Whenever people ask me what I want to happen after I die, I always tell them I want a Super Mario-themed funeral where, at the end of the ceremony, the Mario death music plays and my casket is launched a few feet up in the air, then allowed fall down into the earth. I’ve always thought that would be a pretty cool way for friends and family to send me off, but the actual location of the funeral – or even really what happened to my body afterwards – has never been all that important to me.

Westerners have surprisingly little ritual when it comes to death. There’s usually a wake or a funeral, and then, if you’re lucky, every couple of years Solid Snake comes by to stand in front of your grave, look grim and deliver a two-hour monologue about the horrors of war. The Japanese, on the other hand, make a point to visit and pay respects to the dead every year through somewhat ritualized ohakamairi, so the location of your grave is an important thing to consider.

So important, apparently, that specialty online grave retailer Ohakamagokorokakaku (“ohakamago”) is considering offering a service to move the graves of loved ones, and recently conducted a survey among Japanese people asking: “Where would you most like to ‘live’ after death?”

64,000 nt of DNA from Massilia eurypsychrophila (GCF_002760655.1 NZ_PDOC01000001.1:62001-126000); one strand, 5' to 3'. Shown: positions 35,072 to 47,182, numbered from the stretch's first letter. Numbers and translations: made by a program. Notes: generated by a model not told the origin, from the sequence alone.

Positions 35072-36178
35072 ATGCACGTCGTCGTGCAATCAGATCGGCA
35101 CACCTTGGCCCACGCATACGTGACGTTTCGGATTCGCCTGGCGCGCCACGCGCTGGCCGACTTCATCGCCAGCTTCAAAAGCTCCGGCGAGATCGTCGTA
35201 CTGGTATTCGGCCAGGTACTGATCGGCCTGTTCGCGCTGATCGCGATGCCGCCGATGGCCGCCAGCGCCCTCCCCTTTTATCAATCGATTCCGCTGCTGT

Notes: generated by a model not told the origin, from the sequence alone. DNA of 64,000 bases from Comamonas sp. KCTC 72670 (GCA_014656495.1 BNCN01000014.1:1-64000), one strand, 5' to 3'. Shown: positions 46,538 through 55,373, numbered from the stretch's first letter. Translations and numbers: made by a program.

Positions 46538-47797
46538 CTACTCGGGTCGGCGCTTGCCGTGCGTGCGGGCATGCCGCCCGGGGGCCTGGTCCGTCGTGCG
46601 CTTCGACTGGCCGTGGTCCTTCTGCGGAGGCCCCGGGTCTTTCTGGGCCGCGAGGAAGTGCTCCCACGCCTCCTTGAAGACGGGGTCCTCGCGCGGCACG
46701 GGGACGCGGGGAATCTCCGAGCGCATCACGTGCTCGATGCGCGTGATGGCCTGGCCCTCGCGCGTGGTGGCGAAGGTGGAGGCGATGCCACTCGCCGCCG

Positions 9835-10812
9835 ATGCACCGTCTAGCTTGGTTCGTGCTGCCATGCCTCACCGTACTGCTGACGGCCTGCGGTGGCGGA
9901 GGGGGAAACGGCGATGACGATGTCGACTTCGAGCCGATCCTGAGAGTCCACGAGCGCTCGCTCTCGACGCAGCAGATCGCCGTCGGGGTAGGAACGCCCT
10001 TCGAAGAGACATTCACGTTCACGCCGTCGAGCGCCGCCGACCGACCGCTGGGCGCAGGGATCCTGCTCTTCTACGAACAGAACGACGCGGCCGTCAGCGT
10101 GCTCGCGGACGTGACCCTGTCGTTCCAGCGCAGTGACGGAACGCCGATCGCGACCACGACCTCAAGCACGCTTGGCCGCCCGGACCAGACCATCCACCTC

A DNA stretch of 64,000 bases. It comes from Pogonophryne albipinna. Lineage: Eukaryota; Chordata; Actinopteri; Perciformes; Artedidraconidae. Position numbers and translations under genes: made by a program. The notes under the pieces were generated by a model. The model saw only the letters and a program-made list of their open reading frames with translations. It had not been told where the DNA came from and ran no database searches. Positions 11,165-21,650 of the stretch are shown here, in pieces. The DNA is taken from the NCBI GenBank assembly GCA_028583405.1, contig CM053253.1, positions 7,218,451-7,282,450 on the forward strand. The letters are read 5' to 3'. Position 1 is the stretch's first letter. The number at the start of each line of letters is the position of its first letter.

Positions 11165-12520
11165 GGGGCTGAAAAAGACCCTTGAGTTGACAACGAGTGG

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Group of ISIS-inspired kids abuses, attempts to kill a goat as “practice for killing a person”

Earlier this month we saw what was beleived to be the first ISIS-inspired murder in Japan when a group of teenagers brutally killed a fellow classmate. However it has recently come to light that in the middle of February, a different group of Tokyo middle school students broke into an elementary school with the intent of murdering the school pet goat as “practice” for killing a fellow human being.

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Flyer for May dōjinshi fair brings together beloved childhood anime… Tokyo, here we come!